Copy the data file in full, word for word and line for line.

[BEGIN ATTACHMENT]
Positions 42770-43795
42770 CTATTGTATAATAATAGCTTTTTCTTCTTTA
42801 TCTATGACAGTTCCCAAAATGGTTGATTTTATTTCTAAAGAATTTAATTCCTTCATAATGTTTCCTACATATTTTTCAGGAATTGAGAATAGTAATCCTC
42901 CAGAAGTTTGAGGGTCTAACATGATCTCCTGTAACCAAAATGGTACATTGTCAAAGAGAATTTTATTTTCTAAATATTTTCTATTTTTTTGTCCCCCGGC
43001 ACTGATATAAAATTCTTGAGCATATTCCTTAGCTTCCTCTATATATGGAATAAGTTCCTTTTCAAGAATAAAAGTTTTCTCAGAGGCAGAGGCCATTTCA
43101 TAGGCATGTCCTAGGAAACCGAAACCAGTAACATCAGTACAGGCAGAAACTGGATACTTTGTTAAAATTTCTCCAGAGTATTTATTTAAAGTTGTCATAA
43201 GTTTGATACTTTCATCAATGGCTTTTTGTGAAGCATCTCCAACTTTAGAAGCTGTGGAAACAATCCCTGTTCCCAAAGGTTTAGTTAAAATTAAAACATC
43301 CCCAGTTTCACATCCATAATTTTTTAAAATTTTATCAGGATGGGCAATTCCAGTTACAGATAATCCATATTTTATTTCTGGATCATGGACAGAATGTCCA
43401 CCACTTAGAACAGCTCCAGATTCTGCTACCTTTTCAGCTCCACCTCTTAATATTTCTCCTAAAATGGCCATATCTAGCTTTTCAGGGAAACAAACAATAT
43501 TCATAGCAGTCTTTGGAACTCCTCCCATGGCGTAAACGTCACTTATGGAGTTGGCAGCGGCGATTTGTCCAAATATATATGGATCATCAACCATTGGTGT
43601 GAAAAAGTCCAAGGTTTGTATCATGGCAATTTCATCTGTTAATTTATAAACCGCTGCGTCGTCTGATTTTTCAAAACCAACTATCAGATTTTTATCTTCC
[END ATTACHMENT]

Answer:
Positions 42770-43795
42770 CTATTGTATAATAATAGCTTTTTCTTCTTTA
42801 TCTATGACAGTTCCCAAAATGGTTGATTTTATTTCTAAAGAATTTAATTCCTTCATAATGTTTCCTACATATTTTTCAGGAATTGAGAATAGTAATCCTC
42901 CAGAAGTTTGAGGGTCTAACATGATCTCCTGTAACCAAAATGGTACATTGTCAAAGAGAATTTTATTTTCTAAATATTTTCTATTTTTTTGTCCCCCGGC
43001 ACTGATATAAAATTCTTGAGCATATTCCTTAGCTTCCTCTATATATGGAATAAGTTCCTTTTCAAGAATAAAAGTTTTCTCAGAGGCAGAGGCCATTTCA
43101 TAGGCATGTCCTAGGAAACCGAAACCAGTAACATCAGTACAGGCAGAAACTGGATACTTTGTTAAAATTTCTCCAGAGTATTTATTTAAAGTTGTCATAA
43201 GTTTGATACTTTCATCAATGGCTTTTTGTGAAGCATCTCCAACTTTAGAAGCTGTGGAAACAATCCCTGTTCCCAAAGGTTTAGTTAAAATTAAAACATC
43301 CCCAGTTTCACATCCATAATTTTTTAAAATTTTATCAGGATGGGCAATTCCAGTTACAGATAATCCATATTTTATTTCTGGATCATGGACAGAATGTCCA
43401 CCACTTAGAACAGCTCCAGATTCTGCTACCTTTTCAGCTCCACCTCTTAATATTTCTCCTAAAATGGCCATATCTAGCTTTTCAGGGAAACAAACAATAT
43501 TCATAGCAGTCTTTGGAACTCCTCCCATGGCGTAAACGTCACTTATGGAGTTGGCAGCGGCGATTTGTCCAAATATATATGGATCATCAACCATTGGTGT
43601 GAAAAAGTCCAAGGTTTGTATCATGGCAATTTCATCTGTTAATTTATAAACCGCTGCGTCGTCTGATTTTTCAAAACCAACTATCAGATTTTTATCTTCC